From Newcastle Parish Records we learn that the first parish school and school house was built in 1786 “adjoining the Church”. This school seems to have lasted for only thirty years because in 1817 a new Parochial School with teacher’s residence attached was built on a site about half a mile from the Church on the road to Newtownmountkennedy. This school continued to educate the children of the parish until 1962 when, due to falling numbers, it was closed and children from the Parish attended Delgany School, Nun’s Cross and other schools in the area. A survey in 1979 showed that 120 children from the grouped Parishes of Newcastle, Newtownmountkennedy and Calary were now attending seven different schools outside the Parish boundaries and a strenuous campaign was made through the Department of Education and the Diocesan Board of Education for a new Parish School. In 1980, permission was obtained for the building of a new school opposite the Church of Ireland and it was officially opened as St. Francis School in September 1982. The total picture of schools in the Parish would be far from complete without mentioning the excellent facilities provided by St Catherine’s Association Ltd. The Association is a non- profit making organisation which provides education, training, healthcare and residential & respite care to clients who have intellectual and other disabilities.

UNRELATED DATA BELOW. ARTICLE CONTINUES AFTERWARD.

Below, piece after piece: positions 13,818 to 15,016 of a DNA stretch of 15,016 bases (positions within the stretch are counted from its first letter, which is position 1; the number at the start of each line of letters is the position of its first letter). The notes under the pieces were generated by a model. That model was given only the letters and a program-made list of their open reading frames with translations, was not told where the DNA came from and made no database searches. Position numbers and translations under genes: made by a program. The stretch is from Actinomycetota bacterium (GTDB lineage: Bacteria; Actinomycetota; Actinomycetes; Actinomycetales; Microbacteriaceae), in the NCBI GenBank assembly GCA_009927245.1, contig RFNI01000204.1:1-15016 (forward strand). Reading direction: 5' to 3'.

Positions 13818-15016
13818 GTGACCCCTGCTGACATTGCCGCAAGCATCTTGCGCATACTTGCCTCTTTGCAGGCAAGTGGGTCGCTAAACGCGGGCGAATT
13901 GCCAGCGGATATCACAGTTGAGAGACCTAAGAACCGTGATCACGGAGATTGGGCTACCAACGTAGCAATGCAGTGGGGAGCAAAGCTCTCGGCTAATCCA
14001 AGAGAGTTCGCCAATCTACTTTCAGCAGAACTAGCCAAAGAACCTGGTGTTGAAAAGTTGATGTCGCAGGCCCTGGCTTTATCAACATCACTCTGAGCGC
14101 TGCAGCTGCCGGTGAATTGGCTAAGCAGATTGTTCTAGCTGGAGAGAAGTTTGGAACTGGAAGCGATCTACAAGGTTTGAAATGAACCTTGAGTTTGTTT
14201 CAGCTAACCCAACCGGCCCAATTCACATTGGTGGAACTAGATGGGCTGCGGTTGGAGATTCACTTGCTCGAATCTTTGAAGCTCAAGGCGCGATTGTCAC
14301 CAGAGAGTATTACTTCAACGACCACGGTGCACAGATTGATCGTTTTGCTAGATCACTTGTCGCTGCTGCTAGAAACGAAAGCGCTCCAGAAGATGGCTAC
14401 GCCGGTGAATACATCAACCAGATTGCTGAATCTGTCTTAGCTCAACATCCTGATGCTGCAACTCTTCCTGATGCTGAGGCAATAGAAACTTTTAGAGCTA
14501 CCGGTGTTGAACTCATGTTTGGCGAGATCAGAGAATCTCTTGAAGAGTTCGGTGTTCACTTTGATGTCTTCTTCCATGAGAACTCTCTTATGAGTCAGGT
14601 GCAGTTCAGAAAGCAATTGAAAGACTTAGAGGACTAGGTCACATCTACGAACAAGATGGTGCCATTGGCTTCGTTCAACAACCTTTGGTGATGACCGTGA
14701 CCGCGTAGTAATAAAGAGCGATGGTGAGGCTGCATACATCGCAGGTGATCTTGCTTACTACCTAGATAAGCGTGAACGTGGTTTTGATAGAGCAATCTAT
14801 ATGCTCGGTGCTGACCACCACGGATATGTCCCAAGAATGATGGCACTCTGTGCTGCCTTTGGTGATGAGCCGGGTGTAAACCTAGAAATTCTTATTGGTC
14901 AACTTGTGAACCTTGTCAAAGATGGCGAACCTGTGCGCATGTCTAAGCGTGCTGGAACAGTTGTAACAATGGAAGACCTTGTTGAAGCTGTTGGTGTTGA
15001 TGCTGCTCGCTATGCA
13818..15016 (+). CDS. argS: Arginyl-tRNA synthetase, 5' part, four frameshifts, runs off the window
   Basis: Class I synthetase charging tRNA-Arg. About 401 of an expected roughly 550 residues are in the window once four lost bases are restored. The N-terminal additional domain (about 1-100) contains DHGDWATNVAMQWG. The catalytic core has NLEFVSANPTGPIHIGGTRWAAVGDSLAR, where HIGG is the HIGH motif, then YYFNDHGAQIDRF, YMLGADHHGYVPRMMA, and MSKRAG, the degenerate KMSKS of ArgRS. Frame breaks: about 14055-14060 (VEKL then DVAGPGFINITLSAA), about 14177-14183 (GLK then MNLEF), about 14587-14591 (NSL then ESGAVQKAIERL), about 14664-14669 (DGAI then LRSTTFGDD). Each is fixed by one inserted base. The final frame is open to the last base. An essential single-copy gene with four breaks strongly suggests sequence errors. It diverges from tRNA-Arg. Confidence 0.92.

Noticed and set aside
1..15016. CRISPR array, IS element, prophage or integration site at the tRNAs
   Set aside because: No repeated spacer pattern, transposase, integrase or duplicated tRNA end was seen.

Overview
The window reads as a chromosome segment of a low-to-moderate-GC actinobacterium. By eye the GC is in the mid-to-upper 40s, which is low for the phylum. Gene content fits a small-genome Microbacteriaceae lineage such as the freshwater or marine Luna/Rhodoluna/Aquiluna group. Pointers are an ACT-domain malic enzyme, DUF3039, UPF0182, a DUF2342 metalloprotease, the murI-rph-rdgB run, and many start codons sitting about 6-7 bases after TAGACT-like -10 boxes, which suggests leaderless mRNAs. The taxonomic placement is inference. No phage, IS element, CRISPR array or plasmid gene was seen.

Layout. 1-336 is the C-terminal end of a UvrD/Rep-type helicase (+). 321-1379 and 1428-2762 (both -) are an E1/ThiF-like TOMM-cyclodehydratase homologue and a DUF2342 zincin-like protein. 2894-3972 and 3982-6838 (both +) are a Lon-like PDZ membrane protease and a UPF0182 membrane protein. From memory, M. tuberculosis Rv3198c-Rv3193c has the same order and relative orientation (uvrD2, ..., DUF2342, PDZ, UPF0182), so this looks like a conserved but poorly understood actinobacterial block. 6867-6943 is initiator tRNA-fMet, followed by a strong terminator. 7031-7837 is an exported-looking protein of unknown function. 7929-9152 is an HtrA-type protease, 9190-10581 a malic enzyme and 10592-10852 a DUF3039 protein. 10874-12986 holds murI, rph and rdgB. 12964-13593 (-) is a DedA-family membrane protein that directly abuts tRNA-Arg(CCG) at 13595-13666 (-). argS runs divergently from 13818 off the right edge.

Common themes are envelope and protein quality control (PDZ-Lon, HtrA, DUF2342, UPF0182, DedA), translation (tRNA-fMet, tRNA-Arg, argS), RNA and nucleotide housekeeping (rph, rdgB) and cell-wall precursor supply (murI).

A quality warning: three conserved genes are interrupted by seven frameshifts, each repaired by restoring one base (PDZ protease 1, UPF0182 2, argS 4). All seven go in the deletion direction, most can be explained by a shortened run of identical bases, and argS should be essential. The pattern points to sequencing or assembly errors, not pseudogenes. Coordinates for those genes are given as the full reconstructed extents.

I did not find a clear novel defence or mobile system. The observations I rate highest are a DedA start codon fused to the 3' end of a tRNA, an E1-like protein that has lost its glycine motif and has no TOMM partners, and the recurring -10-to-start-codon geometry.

Smugglers & Piracy